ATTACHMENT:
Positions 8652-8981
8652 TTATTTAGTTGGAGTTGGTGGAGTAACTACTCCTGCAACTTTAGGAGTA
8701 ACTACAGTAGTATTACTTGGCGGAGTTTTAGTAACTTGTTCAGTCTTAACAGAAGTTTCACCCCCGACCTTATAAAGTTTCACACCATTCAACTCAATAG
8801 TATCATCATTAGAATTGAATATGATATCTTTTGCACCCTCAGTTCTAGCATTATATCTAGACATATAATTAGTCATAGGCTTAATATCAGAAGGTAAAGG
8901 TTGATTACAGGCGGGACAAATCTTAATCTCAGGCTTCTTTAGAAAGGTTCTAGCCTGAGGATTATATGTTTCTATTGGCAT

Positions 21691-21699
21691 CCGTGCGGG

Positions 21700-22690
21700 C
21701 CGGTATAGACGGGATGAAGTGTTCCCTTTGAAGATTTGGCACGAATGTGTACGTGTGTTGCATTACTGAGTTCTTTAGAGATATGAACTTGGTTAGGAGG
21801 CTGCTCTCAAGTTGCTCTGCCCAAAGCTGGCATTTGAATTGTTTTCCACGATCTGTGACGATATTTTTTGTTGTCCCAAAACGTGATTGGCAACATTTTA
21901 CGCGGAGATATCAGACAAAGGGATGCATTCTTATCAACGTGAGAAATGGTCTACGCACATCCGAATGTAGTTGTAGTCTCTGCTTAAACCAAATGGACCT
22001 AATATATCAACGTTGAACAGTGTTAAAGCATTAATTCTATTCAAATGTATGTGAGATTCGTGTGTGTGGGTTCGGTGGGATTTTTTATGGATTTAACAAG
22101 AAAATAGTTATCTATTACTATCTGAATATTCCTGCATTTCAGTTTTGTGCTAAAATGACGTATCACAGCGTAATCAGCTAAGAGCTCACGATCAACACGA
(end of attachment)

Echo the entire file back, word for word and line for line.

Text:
Positions 8652-8981
8652 TTATTTAGTTGGAGTTGGTGGAGTAACTACTCCTGCAACTTTAGGAGTA
8701 ACTACAGTAGTATTACTTGGCGGAGTTTTAGTAACTTGTTCAGTCTTAACAGAAGTTTCACCCCCGACCTTATAAAGTTTCACACCATTCAACTCAATAG
8801 TATCATCATTAGAATTGAATATGATATCTTTTGCACCCTCAGTTCTAGCATTATATCTAGACATATAATTAGTCATAGGCTTAATATCAGAAGGTAAAGG
8901 TTGATTACAGGCGGGACAAATCTTAATCTCAGGCTTCTTTAGAAAGGTTCTAGCCTGAGGATTATATGTTTCTATTGGCAT

Positions 21691-21699
21691 CCGTGCGGG

Positions 21700-22690
21700 C
21701 CGGTATAGACGGGATGAAGTGTTCCCTTTGAAGATTTGGCACGAATGTGTACGTGTGTTGCATTACTGAGTTCTTTAGAGATATGAACTTGGTTAGGAGG
21801 CTGCTCTCAAGTTGCTCTGCCCAAAGCTGGCATTTGAATTGTTTTCCACGATCTGTGACGATATTTTTTGTTGTCCCAAAACGTGATTGGCAACATTTTA
21901 CGCGGAGATATCAGACAAAGGGATGCATTCTTATCAACGTGAGAAATGGTCTACGCACATCCGAATGTAGTTGTAGTCTCTGCTTAAACCAAATGGACCT
22001 AATATATCAACGTTGAACAGTGTTAAAGCATTAATTCTATTCAAATGTATGTGAGATTCGTGTGTGTGGGTTCGGTGGGATTTTTTATGGATTTAACAAG
22101 AAAATAGTTATCTATTACTATCTGAATATTCCTGCATTTCAGTTTTGTGCTAAAATGACGTATCACAGCGTAATCAGCTAAGAGCTCACGATCAACACGA